Rhodes is in the Aegean Sea, currently under Italian control. [Translator’s note:Rhodes was awarded to Greece after WWII and today remains Greek, though it lies within eyeshot of the Turkish mainland.] As early as the second century BCE it counted Jewish inhabitants. There was a count in the year 1170 of around 500 souls. A hundred years later, Jews from Tarragona in Spain fleeing persecution found refuge in Saracen-controlled Rhodes.
In 1309, knights of the Christian order of St. John Hospitallers conquered Rhodes, but before this time the presence of the “Evriaka Street” in the village of Mallona, not far from the main city of Rhodes, proves the existence of an already-established Jewish settlement.
The Jews from Spain brought with them the knowledge of cloth manufacturing. Tanning of animal hides was also a Jewish specialty.
Obadja Bertinoro, after his journey of 1488 to Jerusalem, visited Rhodes, and made the following observations: “After vigorous fighting between the Turks and the knights of the Hospice of St. John’s, the number of Jews left remaining on Rhodes was not large. There were about 22 families, all poor. They feed themselves carefully with vegetables, and never consume bread or meat which they have not themselves slaughtered, and never buy any wine, for fear of having unpleasantries with the Greeks.
“When they visit the market to go shopping, they touch nothing which belongs to the Greeks, and observe prohibitions against wine just as they do prohibitions against swine. They are well educated and trained, speak a clean language, are moral and ethical, and hospitable. Even the tanners are always cleanly dressed and speak soberly. [The women] all let their hair grow long, and are comely of form. They do all kinds of artwork for the lords of the land, and this is how they feed their menfolk.”
Under Turkish dominion, Jews were able to emigrate from Salonika. The newcomers also busied themselves with trade, craftsmanship, and professions. In the harbor there were Jewish barges and stevedores in no small numbers.
Sources report of a lively synagogue life in the 15thand 16th centuries. The oldest three-barged synagogue dated from the time of the order of Christian knights.
At the turn of the 20th century there was an exodus to the Asiatic mainland; nevertheless there remained behind about 4,000 Jews of a total population of 30,000. Since then, this number has not been much reduced.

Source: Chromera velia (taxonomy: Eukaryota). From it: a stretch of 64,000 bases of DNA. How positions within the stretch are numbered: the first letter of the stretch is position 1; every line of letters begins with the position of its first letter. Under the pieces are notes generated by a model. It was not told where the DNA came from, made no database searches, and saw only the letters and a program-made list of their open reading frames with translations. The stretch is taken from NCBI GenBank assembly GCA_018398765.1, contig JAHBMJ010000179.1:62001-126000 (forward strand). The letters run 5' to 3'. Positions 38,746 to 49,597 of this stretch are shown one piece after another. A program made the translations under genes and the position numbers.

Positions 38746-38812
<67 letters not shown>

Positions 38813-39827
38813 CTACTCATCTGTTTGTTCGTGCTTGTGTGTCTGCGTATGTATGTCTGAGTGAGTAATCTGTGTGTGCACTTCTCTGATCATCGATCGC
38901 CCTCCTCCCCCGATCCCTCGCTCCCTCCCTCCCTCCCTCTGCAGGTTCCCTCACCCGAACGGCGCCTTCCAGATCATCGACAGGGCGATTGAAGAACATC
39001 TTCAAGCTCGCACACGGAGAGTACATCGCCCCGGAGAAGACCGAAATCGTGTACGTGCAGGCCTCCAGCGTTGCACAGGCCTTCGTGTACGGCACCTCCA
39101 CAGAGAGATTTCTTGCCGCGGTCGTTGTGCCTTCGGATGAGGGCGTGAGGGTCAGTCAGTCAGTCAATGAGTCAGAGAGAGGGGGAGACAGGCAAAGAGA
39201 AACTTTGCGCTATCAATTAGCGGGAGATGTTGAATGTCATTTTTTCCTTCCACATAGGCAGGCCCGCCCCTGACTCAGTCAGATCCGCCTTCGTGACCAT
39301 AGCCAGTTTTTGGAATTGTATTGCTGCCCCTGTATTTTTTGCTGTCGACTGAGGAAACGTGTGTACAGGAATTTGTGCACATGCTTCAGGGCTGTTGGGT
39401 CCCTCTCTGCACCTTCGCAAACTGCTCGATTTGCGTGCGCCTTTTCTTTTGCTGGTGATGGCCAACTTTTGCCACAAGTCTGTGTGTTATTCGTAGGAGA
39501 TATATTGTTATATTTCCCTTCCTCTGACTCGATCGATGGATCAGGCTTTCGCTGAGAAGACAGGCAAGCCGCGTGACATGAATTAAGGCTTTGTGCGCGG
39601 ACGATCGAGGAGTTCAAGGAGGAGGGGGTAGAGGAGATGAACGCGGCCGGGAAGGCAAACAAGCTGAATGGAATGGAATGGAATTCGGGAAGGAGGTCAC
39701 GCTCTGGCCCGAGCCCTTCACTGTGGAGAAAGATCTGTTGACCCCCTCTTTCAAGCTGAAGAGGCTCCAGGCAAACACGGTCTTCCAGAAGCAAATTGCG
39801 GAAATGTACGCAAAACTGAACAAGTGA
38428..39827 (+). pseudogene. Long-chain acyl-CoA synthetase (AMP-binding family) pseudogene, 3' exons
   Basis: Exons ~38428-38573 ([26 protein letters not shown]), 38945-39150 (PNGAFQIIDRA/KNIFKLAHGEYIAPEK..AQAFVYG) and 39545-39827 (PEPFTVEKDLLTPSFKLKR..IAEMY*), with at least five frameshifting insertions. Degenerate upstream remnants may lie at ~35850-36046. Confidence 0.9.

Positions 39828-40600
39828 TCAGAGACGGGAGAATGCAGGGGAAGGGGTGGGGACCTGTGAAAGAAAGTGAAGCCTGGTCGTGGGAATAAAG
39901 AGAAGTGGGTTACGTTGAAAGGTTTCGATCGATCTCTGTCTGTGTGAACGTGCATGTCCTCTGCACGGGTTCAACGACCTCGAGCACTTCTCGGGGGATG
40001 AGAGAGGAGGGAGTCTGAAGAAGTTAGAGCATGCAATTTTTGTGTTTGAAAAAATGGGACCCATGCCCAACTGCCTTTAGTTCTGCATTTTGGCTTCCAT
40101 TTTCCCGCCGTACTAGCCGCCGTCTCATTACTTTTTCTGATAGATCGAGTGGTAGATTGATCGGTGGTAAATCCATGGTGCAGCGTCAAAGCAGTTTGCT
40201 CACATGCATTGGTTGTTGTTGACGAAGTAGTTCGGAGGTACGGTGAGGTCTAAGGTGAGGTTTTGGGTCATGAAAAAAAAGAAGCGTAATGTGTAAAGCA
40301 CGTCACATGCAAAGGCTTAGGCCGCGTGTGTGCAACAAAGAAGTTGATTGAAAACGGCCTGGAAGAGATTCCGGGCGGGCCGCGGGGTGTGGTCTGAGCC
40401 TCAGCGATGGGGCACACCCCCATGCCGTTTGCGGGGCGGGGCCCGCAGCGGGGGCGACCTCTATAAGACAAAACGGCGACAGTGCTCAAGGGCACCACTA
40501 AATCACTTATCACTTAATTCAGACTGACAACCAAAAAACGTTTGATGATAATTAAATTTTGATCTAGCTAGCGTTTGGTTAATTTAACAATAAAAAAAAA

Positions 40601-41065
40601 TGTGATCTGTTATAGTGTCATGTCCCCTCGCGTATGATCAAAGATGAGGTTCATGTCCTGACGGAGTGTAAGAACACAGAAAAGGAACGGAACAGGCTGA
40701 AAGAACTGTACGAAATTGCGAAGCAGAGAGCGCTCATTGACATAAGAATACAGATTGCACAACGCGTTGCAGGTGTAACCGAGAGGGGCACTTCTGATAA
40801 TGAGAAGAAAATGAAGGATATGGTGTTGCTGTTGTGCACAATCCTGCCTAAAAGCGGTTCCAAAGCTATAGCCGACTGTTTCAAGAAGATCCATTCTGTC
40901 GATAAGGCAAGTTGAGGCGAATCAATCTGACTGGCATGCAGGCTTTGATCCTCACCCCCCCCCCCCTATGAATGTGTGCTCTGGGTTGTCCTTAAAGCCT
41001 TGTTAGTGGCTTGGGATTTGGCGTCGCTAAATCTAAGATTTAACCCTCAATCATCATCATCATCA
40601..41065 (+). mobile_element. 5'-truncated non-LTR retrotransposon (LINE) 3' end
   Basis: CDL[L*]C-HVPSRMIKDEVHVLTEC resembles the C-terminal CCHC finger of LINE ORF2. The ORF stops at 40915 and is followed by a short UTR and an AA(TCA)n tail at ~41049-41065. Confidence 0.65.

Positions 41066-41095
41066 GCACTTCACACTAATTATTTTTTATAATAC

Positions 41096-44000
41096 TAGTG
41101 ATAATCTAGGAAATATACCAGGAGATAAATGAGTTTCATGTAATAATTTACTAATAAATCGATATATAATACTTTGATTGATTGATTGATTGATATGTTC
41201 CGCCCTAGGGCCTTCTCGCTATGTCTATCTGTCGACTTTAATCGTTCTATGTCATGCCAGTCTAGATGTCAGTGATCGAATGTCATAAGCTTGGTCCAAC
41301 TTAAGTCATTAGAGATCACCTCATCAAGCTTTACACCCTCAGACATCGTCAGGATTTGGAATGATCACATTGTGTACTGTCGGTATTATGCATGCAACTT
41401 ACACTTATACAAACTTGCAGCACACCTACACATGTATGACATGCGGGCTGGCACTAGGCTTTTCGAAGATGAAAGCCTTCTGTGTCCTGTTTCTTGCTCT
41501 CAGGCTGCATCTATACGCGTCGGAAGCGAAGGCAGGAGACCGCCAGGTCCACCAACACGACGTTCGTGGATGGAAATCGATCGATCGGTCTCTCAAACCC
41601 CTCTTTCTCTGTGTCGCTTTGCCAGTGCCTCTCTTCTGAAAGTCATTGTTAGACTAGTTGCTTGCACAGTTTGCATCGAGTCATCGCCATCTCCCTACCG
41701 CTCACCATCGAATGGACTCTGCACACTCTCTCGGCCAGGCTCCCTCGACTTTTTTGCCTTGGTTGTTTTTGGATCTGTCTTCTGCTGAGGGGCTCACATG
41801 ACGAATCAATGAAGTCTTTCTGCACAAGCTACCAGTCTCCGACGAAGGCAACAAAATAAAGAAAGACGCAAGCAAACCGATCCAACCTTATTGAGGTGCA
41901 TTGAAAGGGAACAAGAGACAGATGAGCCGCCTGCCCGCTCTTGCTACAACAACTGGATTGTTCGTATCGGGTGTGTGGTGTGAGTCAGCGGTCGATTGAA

In most recent times one can even observe in Rhodes a cultural advance. In 1927 there was established a rabbinical high school, which also offered secular education in Italian, with Italian literature, and provided the community with spiritual leadership. In what is a sign of the times, the leader of this institution is a Talmud teacher and a doctor of law from the University of Zürich.
On the island of Cos there is evidence of a Jewish settlement from the second century BCE. There were pilgrims from Cos to the great temple in Jerusalem. King Herod furnished the Jewish academy with decorations and presents.
In later times, Cos regularly received migrants from Rhodes, for example in 1685, when a new Jewish community was founded. The synagogue which was built in 1747 stands there to this day. The Jews of Cos support themselves though trading of wine and oil. Even as late as 1850 there still lived 50 Jewish families on the island, but only a third of this number still existed there in 1933. There is no rabbi, and they fall under the aegis of the rabbinate on Rhodes.
Lesbos is the largest island in the Aegean archipelago, and lies near the west cost of Asia Minor. It is also called Mytilene, and had an established Jewish population in ancient times. In 1170 Benjamin of Tudela found ten small Jewish communities there. Nothing more is known about the history of Jews on Lesbos. In 1930 about 100 Jews lived on Lesbos.
At different times Lemnos was inhabited by Jews, but a larger community never arose there.
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